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‘Aggressive’ shift to long-term bonds ‘premature’: T. Rowe Price

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By Reporter
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3 minute read

The investment management firm is “reluctantly bearish” about the short-term outlook for the global economy, with continued uncertainties strengthening the case against an aggressive portfolio shift.

T. Rowe Price has revealed its outlook for global financial markets in the second half of the 2023 calendar year, which it said remains highly uncertain and sensitive to near-term developments in the battle against inflation.

The firm said it is “reluctantly bearish”, given the resilience of developed markets to aggressive monetary policy tightening from the central banks.

Markets are increasingly expecting contractionary monetary policy to persist for longer than anticipated, with recent evidence confirming fears of inflation “stickiness”.

But the firm acknowledged higher interest rates and ongoing pricing pressures would eventually trigger a notable downturn in aggregate economic activity.

Any softening, T. Rowe Price added, increases the risk of a recession, particularly in the United States.

As such, despite delivering gains in the first half of 2023, equity markets earnings estimates “may still be too high for a weakening economy”, putting further pressure on equity valuations.

Meanwhile, bonds could present investors with attractive opportunities in high yield, including across selective sovereign bonds and local currency debt in emerging markets.

“I am bearish because the risks are substantial, but I am also reluctant because excessive pessimism can lead investors to overlook opportunities and miss potential market recoveries,” Arif Husain, head of international fixed income and chief investment officer, said.

Underpinning the uncertain outlook, Mr Husain added, is contrasting projections for monetary policy.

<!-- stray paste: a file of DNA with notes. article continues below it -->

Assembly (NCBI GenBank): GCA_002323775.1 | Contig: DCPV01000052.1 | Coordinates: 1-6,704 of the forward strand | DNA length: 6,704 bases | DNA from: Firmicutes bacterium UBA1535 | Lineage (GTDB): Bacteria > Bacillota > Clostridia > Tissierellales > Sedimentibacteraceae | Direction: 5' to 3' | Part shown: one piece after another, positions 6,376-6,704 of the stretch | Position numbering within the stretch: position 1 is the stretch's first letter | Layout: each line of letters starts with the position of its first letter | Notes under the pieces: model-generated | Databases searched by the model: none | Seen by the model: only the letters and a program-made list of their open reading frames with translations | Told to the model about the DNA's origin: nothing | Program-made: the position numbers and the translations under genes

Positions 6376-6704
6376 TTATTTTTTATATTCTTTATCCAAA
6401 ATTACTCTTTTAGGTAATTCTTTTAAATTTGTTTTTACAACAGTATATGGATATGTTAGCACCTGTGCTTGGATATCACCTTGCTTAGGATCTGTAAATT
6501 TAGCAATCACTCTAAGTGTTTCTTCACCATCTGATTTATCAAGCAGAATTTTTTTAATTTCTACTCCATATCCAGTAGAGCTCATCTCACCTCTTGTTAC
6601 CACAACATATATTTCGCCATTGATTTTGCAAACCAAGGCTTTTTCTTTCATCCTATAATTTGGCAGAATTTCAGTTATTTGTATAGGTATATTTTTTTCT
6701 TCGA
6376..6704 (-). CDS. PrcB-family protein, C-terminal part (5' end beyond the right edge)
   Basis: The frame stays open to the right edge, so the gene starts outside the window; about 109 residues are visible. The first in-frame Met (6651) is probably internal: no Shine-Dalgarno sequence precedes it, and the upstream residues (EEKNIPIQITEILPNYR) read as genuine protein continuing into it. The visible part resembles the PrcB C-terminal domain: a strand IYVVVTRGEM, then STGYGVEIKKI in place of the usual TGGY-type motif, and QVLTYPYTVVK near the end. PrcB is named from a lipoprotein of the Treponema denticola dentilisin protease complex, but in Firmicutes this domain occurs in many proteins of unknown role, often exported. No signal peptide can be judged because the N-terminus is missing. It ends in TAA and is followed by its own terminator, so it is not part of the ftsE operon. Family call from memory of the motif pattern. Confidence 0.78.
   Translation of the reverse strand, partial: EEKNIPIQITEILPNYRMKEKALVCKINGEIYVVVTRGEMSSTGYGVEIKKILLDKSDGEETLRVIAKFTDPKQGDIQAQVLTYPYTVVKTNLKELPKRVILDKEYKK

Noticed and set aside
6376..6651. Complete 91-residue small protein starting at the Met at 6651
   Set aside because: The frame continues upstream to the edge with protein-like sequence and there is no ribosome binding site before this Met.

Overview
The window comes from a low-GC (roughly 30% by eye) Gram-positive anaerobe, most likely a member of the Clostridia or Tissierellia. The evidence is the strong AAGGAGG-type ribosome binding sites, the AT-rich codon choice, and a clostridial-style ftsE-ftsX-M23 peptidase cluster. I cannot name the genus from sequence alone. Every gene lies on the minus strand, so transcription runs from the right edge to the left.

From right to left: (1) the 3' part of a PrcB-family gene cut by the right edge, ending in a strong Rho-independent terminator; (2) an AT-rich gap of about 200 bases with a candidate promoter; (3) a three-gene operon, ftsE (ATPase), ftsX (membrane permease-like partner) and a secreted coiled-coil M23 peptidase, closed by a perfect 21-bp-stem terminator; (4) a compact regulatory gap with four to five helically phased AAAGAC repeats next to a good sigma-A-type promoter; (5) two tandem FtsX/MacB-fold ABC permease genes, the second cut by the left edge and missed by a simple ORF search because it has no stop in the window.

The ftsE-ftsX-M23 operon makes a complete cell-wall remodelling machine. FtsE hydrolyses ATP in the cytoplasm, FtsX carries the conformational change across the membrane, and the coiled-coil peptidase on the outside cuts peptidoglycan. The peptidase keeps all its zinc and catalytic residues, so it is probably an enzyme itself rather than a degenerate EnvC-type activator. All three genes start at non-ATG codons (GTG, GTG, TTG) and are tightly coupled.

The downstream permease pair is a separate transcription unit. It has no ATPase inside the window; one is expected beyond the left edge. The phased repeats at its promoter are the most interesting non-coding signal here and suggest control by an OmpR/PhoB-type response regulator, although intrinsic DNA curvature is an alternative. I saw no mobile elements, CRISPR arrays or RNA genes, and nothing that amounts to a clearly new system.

“The market is trying to reconcile two very different scenarios — one where the US economy remains fairly strong and the Fed doesn’t cut rates and one where the Fed has to cut by several percentage points,” he said.

“The Fed and other central banks in developed markets will lower rates eventually, but the timing is tricky. Rates are likely to remain higher for longer.”

Accordingly, an “aggressive portfolio shift” into longer‑term bonds may be “premature”.

“Some emerging markets may be on the verge of rate cuts, but they are only attractive on a very selective basis,” he added.

Mr Husain goes on to flag another significant downside risk to the global economy, warning that a reversal of monetary policy settings in Japan, from quantitative easing to tightening, may encourage Japanese investors to repatriate their wealth.

He fears this could deliver a “significant shock” to markets outside Japan.

“This could end up being a lot more important for markets than whether the Fed hikes or cuts rates at its next meeting,” he adds.

Reflecting on the overall outlook, Sébastien Page, head of global multi-asset and chief investment officer, said while many economic indicators are “flashing red”, post-COVID-19 “distortions” have made it difficult to gauge the outlook.

Despite the uncertainty, investors can still capitalise on market opportunities across particular asset classes, including small cap stocks trading at “significant discounts”.

However, he noted small caps would be more vulnerable to market downturns, adding “it takes skilled security selection” to identify good investments.

Investors considering larger cap stocks could find opportunities among the “mega‑cap technology companies” amid the rapid acceleration in artificial intelligence applications, according to Justin Thomson, head of international equity and chief investment officer.

“An AI arms race means the strong tech companies are likely to get stronger,” he said.